My obsession is to generate value through design. I believe that the world already has too many things, which will only be garbage in the short, medium and long term and that we help to promote consumption. The industry and consumers are not able to absorb everything that is generated, so my obsession is to make objects that fulfill different functions, that have durable and environmentally responsible materials and that if possible, are designed within a circular economy that favors the entire ecosystem, involving for this purpose to groups in which they have an impact and a positive benefit on them. 


I have the responsibility to help create a better world, that makes people better, not only creating beauty but making the whole circle from the beginning of the idea until it is consumed in each home is responsible and conscious.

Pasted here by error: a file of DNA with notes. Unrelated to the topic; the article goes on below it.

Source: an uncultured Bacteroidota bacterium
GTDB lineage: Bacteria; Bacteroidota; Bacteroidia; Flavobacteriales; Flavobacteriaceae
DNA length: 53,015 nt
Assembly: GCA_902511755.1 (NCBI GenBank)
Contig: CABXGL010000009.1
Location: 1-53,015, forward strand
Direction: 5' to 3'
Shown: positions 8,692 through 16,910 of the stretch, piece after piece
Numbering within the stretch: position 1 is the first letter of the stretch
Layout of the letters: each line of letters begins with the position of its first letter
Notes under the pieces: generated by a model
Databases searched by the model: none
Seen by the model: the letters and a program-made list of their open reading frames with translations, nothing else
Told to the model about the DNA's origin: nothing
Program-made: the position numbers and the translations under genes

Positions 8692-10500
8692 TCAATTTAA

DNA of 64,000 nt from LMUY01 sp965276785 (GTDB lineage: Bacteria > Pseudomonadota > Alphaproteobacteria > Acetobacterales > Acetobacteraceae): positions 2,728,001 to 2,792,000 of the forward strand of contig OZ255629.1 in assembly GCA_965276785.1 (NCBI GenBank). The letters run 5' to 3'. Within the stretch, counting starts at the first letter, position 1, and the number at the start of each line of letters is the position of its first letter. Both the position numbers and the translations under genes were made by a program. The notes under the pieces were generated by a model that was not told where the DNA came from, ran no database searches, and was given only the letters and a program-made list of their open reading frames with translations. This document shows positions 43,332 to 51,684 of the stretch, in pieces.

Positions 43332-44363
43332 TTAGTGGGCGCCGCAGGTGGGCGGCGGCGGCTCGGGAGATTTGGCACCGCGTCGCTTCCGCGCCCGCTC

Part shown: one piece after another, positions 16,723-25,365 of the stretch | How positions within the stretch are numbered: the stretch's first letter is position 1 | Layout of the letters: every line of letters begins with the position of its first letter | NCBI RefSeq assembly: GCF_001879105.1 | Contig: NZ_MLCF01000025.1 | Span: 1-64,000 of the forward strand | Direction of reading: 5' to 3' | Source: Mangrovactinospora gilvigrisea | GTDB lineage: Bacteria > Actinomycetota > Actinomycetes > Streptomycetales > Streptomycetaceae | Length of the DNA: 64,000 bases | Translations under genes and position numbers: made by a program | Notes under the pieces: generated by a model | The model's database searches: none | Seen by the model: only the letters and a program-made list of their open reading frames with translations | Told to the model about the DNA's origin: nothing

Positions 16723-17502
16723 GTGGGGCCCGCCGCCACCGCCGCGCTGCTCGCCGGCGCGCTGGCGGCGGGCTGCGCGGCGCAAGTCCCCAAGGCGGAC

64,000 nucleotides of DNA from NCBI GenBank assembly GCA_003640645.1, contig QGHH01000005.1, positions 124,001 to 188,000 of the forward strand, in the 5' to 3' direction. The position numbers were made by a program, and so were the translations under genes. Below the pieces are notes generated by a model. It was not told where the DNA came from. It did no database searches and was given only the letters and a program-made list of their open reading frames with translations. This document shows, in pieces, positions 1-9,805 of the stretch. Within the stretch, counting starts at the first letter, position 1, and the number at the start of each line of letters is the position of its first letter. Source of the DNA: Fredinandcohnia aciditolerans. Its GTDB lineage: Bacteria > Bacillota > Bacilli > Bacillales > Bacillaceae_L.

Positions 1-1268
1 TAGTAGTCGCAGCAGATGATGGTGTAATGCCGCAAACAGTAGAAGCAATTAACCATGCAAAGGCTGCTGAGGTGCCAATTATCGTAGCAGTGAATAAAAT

My journey began precisely by generating a project of awareness and social responsibility with children’s home products, to encourage respect for all these values that I have pointed out from a young age. My first personal project in 2011 was to work with handmade fabrics made in remote communities around the world and integrate them into children’s home products made with natural fabrics, where in addition to the product itself, there was a pedagogical part as we told their origin and thus promoted respect for other ancestral cultures, towards the handmade and towards the durable.”

What are the guiding principles and methodology behind studio U-ak’s design philosophy?

Marta Pascual:

“As I said, the principles with which I work and with which I define the brand, are to work with a “sustainable, social and avant-garde” design. Not all products can integrate these 3 balances at the same time, but I try to have a balance and that they are present in one way or another. I add “avant-garde” as a definition because I like to work with current techniques, and have a vision of work thinking about the future. I think that many times social design is confused with a “less beautiful and functional” design and what I believe is that precisely what a good design has to have is that less is more.